A brand new day, and a gift-wrapped instance where a member of the Hindi film industry waving the flag of sexism proudly. This time, the honour belongs to Sara Ali Khan, who according to this report in The Quint, said this to Barkha Dutt at the We The Women summit in Bengaluru: “The audience wants older heroes to romance daughters of the heroines they used to work with. It is not fair to blame the heroes alone. When the viewers say that they don’t want to see the hero for the 96th time, maybe they won’t do such roles”.
Apart from the glaring age-gap between the men and women, the Simmba actor reportedly also spoke about pay disparity, and how ‘good movies’ like Padmaavat & Raazi should be made ‘more often’.
Wait, not so fast… Sara. She’s partly right about the audience’s conditioning, who continue to expect the women to look a certain age, even as the men grow old enough for their own children to enter the fray. But who’s to say that the audience knows any better than what they’ve been fed? Sara Ali Khan made her debut at 23 with a ‘leading man’ (easily) a decade older than her, probably because in an industry where the average age gap between superstars and their leading ladies is an appalling 20 years, 10 seems like a fair deal.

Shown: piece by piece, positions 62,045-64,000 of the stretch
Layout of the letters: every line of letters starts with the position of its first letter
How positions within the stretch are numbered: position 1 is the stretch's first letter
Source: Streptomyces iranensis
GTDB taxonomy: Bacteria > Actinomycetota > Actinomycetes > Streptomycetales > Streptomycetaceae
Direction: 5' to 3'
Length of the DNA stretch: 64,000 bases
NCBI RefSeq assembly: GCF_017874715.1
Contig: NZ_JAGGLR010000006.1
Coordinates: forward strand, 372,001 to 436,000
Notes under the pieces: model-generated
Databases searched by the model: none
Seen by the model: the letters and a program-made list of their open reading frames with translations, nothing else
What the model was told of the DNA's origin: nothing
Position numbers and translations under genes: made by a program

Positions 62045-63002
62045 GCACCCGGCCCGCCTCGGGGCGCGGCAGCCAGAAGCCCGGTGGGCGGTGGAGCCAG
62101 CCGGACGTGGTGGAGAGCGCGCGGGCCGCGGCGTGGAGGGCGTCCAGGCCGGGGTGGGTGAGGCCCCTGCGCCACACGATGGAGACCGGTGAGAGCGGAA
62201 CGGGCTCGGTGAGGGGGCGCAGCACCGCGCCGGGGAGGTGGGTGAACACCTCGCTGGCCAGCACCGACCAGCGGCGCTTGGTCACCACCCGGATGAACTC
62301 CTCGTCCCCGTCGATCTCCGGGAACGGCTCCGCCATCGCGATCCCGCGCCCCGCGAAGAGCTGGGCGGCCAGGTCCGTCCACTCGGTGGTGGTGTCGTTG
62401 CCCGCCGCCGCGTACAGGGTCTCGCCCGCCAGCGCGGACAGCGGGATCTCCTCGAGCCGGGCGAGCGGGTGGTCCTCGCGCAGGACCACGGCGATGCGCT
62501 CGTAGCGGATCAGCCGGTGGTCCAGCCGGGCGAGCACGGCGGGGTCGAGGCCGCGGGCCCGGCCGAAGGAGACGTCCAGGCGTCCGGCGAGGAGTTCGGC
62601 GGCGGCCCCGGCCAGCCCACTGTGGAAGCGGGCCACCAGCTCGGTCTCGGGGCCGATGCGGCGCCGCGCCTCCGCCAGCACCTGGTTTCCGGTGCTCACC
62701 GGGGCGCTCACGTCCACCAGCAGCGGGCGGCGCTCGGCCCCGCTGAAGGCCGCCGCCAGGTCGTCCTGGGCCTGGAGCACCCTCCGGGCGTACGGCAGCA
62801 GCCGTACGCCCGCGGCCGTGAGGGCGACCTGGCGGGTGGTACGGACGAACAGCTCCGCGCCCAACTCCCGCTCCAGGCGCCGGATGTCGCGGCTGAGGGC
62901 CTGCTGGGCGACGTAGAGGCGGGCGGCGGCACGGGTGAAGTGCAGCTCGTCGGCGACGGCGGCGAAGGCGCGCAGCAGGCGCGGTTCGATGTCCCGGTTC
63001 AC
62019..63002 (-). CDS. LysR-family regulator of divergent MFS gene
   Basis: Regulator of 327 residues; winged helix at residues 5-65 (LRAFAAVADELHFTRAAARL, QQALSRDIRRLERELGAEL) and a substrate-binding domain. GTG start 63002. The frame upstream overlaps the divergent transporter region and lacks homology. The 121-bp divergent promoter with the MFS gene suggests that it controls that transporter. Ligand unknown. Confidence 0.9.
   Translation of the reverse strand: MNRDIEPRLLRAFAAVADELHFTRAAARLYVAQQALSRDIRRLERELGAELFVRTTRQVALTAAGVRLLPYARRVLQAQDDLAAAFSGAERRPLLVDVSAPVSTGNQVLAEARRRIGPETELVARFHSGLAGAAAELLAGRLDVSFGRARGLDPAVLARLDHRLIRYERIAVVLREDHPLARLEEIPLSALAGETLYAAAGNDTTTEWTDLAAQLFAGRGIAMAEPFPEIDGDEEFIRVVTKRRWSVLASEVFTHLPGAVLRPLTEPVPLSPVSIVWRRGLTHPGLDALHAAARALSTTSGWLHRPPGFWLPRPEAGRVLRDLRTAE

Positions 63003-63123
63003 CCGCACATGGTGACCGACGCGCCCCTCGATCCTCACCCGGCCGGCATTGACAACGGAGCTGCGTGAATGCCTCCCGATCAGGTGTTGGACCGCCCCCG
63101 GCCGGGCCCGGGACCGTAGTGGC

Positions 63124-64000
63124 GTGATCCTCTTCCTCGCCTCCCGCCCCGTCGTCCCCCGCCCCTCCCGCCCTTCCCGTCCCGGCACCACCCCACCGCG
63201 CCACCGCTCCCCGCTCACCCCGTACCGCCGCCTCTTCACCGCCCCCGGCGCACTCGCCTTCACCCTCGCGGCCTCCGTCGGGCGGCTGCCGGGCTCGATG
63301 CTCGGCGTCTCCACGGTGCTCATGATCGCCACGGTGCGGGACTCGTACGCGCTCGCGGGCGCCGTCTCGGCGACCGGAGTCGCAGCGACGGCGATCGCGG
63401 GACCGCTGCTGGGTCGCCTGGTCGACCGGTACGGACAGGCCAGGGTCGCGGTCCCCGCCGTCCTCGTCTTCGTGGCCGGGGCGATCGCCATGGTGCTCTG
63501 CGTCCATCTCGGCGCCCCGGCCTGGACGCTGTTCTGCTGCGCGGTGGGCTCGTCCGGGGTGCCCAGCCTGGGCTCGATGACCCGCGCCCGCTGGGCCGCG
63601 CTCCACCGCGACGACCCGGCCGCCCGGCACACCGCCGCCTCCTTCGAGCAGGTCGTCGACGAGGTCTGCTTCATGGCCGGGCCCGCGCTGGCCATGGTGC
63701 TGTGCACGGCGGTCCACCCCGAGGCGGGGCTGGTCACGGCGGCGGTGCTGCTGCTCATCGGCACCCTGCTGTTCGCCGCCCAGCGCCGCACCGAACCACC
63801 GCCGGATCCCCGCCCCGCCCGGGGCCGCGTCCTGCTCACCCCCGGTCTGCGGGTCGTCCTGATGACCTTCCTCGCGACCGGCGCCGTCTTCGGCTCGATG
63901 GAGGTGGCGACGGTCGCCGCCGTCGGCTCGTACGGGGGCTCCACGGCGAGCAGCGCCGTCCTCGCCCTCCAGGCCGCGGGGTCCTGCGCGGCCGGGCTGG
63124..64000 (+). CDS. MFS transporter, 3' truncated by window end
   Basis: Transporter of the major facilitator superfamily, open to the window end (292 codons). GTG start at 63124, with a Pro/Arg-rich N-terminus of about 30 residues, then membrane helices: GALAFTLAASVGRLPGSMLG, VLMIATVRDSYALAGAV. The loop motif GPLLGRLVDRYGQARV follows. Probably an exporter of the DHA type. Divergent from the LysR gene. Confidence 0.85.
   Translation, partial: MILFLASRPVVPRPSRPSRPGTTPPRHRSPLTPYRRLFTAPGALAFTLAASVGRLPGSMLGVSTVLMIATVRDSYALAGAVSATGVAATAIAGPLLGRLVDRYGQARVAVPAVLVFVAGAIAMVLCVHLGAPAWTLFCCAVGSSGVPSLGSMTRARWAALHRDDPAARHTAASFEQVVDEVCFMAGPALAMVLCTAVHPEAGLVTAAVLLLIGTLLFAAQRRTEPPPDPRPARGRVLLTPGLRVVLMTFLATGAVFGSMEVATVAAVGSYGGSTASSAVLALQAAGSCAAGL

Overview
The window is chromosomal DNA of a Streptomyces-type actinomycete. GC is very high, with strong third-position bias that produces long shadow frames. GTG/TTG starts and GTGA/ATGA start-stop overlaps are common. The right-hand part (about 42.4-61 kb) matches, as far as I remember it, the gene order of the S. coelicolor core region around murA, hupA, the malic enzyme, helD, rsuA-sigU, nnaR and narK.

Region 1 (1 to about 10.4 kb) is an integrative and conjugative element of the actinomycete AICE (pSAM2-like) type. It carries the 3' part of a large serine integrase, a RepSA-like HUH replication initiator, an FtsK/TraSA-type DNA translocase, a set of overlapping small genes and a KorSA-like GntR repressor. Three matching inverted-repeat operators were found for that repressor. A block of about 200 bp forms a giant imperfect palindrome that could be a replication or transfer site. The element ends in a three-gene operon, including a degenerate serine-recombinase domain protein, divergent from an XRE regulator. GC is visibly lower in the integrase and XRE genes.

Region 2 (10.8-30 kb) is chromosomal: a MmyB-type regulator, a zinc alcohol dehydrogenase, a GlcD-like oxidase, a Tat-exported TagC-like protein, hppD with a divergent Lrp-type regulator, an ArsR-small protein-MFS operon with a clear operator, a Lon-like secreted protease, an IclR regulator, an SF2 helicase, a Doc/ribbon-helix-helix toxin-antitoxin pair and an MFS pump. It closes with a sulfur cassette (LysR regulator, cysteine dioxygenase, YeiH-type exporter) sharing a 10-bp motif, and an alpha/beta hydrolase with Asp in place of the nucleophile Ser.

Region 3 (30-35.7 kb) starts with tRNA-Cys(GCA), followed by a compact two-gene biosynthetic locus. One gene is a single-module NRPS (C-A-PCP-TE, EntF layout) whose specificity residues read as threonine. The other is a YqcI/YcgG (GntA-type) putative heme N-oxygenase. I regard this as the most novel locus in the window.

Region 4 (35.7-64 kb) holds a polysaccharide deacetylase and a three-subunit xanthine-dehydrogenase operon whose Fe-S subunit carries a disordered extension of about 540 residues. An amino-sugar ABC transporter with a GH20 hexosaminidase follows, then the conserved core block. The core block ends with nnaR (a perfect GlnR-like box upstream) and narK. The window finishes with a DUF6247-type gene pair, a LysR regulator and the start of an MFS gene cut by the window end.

It’s understandable why someone like Sara Ali Khan wouldn’t want to upset the reigning superstars like the Khan trifecta, Akshay Kumar, Ajay Devgn (all of whom have crossed the age of 50) and continue to be cast opposite significantly younger actresses. Next in line, Hrithik Roshan (45) was recently cast opposite Pooja Hegde (29), Mrunal Thakur (27) and Vaani Kapoor (31), with the minimum gap here being 14 years.
It’s fair to assume that Sara Ali Khan has grand Bollywood ambitions, and she realises the need to be diplomatic about working with significantly older ‘heroes’ (her father Saif Ali Khan included). But she seems to be ignoring the fact that female actors like Priyanka Chopra (37) are assumed to have ‘retired’ from Hindi films, because her choices lie between a Salman Khan-starrer or a Prakash Jha film for the B-centres. It’s the larger problem of what actresses in Bollywood are offered, beyond the ‘love interest’ or ‘women-centric films’.
What Sara Ali Khan has said here, is truly cringe-worthy and reductive. No Sara, instead of blaming the audience maybe it would help if the audience was offered an alternative. Oh wait, that won’t be great for business, would it?